At first blush it seems like yet another streaming service the market doesn't really need. Between Netflix (NFLX 0.20%), Comcast's Peacock, Walt Disney's Disney+, and others, consumers seem to have plenty of higher-profile digital video venues to choose from. The upcoming launch of discovery+ from Discovery (DISC.A) (DISCK), however, just might get enough traction to be a worthwhile venture.
That doesn't mean it will be a game-changer for the company. It does mean, however, that it has a shot at offsetting the impact of continued cord-cutting within the cable television industry. At the heart of this likely success is how consumers are changing their TV-buying habits.
The company made the announcement last week. After months of talking about it, discovery+ will launch on Jan. 4 of the coming year. Subscribers will be able to plug into more than 50,000 episodes of television programming from Discovery's channels like HGTV, Travel Channel, Animal Planet, Food Network, and of course, Discovery Channel itself.
The prices of $4.99 per month for the ad-supported version or $6.99 for the ad-free version are both competitive enough compared to direct rivals like the aforementioned Peacock, or AMC+ from cable TV content company AMC Networks (AMCX 9.89%). The latter sells for $8.99 per month through select platforms, offering access to programming from channels like IFC, Shudder, and Sundance NOW.
Doubts are understandable. Discovery+ offers a respectable degree of quality and quantity, but it doesn't have any must-watch titles like Disney's The Mandalorian or Netflix's The Crown. Rather, like AMC's regular cable lineup, Discovery's cable lineup consists of channels consumers just happen to also watch because they're included in the cable package they're already paying for anyway.
This idea is meted out in the numbers. Whereas Disney is charging your cable provider on the order of $7 to $8 per month for the right to retransmit ESPN's high-demand sports broadcast, non-sports lifestyle and general entertainment channels can easily cost $1 per month, if not much, much less.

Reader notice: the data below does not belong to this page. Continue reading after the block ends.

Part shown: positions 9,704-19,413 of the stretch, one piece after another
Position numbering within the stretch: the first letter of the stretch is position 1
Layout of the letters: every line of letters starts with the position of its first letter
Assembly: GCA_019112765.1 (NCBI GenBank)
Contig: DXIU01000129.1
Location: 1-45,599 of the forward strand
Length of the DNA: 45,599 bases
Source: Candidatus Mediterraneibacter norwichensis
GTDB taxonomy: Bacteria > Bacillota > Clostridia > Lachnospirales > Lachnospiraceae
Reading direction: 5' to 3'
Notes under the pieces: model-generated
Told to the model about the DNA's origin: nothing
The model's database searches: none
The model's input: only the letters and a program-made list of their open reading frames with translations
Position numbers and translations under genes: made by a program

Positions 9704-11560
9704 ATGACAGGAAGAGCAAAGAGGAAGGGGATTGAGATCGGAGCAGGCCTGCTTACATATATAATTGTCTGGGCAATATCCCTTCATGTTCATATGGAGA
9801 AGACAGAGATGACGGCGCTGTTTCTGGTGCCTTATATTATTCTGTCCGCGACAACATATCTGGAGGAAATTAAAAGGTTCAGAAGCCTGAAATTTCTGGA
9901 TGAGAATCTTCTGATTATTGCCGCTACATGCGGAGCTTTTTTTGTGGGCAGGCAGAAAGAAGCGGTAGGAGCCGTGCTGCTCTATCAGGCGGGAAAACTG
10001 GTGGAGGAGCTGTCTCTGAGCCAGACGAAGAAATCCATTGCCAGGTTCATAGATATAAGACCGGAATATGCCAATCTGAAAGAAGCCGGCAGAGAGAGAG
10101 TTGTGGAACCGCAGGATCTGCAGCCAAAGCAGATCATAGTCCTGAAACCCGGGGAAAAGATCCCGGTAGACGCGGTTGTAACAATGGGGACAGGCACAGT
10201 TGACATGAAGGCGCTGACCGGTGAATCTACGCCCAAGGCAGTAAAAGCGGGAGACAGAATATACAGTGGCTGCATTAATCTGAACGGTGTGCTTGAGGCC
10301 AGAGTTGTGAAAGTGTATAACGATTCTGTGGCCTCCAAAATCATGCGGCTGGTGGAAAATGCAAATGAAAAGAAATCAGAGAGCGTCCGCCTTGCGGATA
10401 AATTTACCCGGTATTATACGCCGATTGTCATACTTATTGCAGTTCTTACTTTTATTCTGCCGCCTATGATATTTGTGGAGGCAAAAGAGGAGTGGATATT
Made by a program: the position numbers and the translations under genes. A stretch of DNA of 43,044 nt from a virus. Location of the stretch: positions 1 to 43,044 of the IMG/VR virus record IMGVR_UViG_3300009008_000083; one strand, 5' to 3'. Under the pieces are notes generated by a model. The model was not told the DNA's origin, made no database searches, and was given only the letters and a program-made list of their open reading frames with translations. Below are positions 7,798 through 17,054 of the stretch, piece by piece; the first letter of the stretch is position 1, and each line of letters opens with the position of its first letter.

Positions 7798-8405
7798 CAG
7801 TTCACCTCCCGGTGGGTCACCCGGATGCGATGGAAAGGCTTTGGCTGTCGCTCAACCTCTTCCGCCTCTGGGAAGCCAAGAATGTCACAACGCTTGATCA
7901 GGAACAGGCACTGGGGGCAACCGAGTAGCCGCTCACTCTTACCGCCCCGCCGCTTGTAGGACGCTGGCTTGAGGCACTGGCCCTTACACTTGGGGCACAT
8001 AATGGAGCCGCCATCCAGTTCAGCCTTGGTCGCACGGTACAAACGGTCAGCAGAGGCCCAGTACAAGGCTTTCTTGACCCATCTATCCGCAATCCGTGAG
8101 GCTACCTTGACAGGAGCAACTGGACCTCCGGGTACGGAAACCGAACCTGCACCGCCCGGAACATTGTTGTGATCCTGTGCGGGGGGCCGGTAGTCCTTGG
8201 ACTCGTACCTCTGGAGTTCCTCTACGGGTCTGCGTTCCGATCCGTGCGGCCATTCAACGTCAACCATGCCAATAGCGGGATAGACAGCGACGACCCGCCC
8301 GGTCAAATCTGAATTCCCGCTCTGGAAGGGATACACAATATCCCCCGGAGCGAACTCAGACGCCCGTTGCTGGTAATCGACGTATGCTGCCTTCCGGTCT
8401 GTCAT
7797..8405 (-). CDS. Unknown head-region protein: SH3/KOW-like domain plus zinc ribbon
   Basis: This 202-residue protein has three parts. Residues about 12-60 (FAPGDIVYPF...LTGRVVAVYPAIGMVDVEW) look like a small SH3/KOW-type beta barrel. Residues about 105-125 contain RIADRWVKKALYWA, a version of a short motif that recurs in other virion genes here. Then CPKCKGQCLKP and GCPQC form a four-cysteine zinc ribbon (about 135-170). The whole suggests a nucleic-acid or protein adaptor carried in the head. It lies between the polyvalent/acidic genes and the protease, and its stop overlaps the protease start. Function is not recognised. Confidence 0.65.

These low carriage fees, coupled with how consumers buy TV entertainment, however, are the key to Discovery's opportunity with Discovery+.
A new kind of cable package
It's become a bit misleading to say consumers are cutting the cord en masse. It would be more accurate to say they're just revising how they pay for cable, and cable TV providers just happen to be on the wrong end of that trend.
Technology entertainment research company Parks Associates has quantified this trend with some eye-opening numbers, reporting earlier this month that 61% of the United States' broadband-using households subscribe to two or more streaming services. Parks further says 45% of the nation's broadband subscribers utilize three or more of these over-the-top television platforms. What's more, 31% now pay for three or more streaming services.
Most all of these consumers make Netflix their core over-the-top holding, according to cable and streaming set-top box maker Tivo, with Disney's Hulu and Disney+, Amazon's Prime, and even YouTube distributed fairly evenly among consumers' other top choices. But, there's room among 'the others' to squeeze a niche offering like discovery+ into a handful of America's roughly 109 million broadband-connected households.
The trend is working in Discovery's favor, too. Parks Associates says that a year ago, only 29% of broadband-connected households were signed up for at least three streaming names. Ampere Analysis predicts the average U.S. household will eventually have on the order of eight different streaming services, more than four of which won't be sports-oriented.
Slowly but surely, consumers are rebuilding the cable plans they're cancelling with more customized packages of their own creating.
Crunching the numbers
Only time will tell if discovery+ will be able to get enough traction to matter, but there's one encouraging piece of data that says it just might. AMC Networks says it expects to be serving between 5 million and 5.5 million paying streaming customers before the end of this year. It's gotten to that mark without any smash hits too, other than zombie cult hit The Walking Dead...which still isn't exactly a mainstream draw. Should discovery+ draw the same sized crowd of 5 million customers paying a minimum of $4.99 per month, that's annualized revenue of at least $300 million.
That's admittedly only a drop in the bucket compared to its trailing 12-month revenue of nearly $10.7 billion, but 5 million subscribers is also only the beginning. Roughly 80 million traditional cable TV media customers are still paying steep monthly bills in the U.S. alone, and millions more outside of the United States. As more of them cut the cord, Discovery will be able to offer them something that at least partially (and cost-effectively) replaces the cable channels they just might end up missing.
Whatever streaming numbers discovery+ manages to drive, they certainly can't hurt. Discovery's already spending money to create this video content for conventional cable distribution anyway.